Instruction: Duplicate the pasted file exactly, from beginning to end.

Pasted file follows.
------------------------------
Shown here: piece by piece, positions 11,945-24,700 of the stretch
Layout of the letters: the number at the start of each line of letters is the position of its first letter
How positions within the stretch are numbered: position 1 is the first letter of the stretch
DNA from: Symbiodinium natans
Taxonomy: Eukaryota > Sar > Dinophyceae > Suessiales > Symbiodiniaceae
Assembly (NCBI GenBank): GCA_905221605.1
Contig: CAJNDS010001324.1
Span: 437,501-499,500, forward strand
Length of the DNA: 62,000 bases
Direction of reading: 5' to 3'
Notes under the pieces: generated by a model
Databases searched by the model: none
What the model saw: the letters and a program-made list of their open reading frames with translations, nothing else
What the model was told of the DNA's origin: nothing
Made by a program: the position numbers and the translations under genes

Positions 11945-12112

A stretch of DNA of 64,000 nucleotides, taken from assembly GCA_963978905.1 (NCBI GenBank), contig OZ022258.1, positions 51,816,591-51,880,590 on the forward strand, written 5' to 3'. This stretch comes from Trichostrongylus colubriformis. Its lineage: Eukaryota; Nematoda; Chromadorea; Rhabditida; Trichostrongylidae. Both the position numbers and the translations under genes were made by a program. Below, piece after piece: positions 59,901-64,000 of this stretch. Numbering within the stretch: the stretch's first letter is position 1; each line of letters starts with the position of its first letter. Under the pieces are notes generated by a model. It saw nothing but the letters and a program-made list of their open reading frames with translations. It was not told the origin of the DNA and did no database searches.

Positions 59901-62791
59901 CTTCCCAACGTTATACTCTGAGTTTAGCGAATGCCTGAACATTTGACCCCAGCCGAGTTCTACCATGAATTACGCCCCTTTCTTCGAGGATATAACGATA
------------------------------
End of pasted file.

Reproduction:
Shown here: piece by piece, positions 11,945-24,700 of the stretch
Layout of the letters: the number at the start of each line of letters is the position of its first letter
How positions within the stretch are numbered: position 1 is the first letter of the stretch
DNA from: Symbiodinium natans
Taxonomy: Eukaryota > Sar > Dinophyceae > Suessiales > Symbiodiniaceae
Assembly (NCBI GenBank): GCA_905221605.1
Contig: CAJNDS010001324.1
Span: 437,501-499,500, forward strand
Length of the DNA: 62,000 bases
Direction of reading: 5' to 3'
Notes under the pieces: generated by a model
Databases searched by the model: none
What the model saw: the letters and a program-made list of their open reading frames with translations, nothing else
What the model was told of the DNA's origin: nothing
Made by a program: the position numbers and the translations under genes

Positions 11945-12112

A stretch of DNA of 64,000 nucleotides, taken from assembly GCA_963978905.1 (NCBI GenBank), contig OZ022258.1, positions 51,816,591-51,880,590 on the forward strand, written 5' to 3'. This stretch comes from Trichostrongylus colubriformis. Its lineage: Eukaryota; Nematoda; Chromadorea; Rhabditida; Trichostrongylidae. Both the position numbers and the translations under genes were made by a program. Below, piece after piece: positions 59,901-64,000 of this stretch. Numbering within the stretch: the stretch's first letter is position 1; each line of letters starts with the position of its first letter. Under the pieces are notes generated by a model. It saw nothing but the letters and a program-made list of their open reading frames with translations. It was not told the origin of the DNA and did no database searches.

Positions 59901-62791
59901 CTTCCCAACGTTATACTCTGAGTTTAGCGAATGCCTGAACATTTGACCCCAGCCGAGTTCTACCATGAATTACGCCCCTTTCTTCGAGGATATAACGATA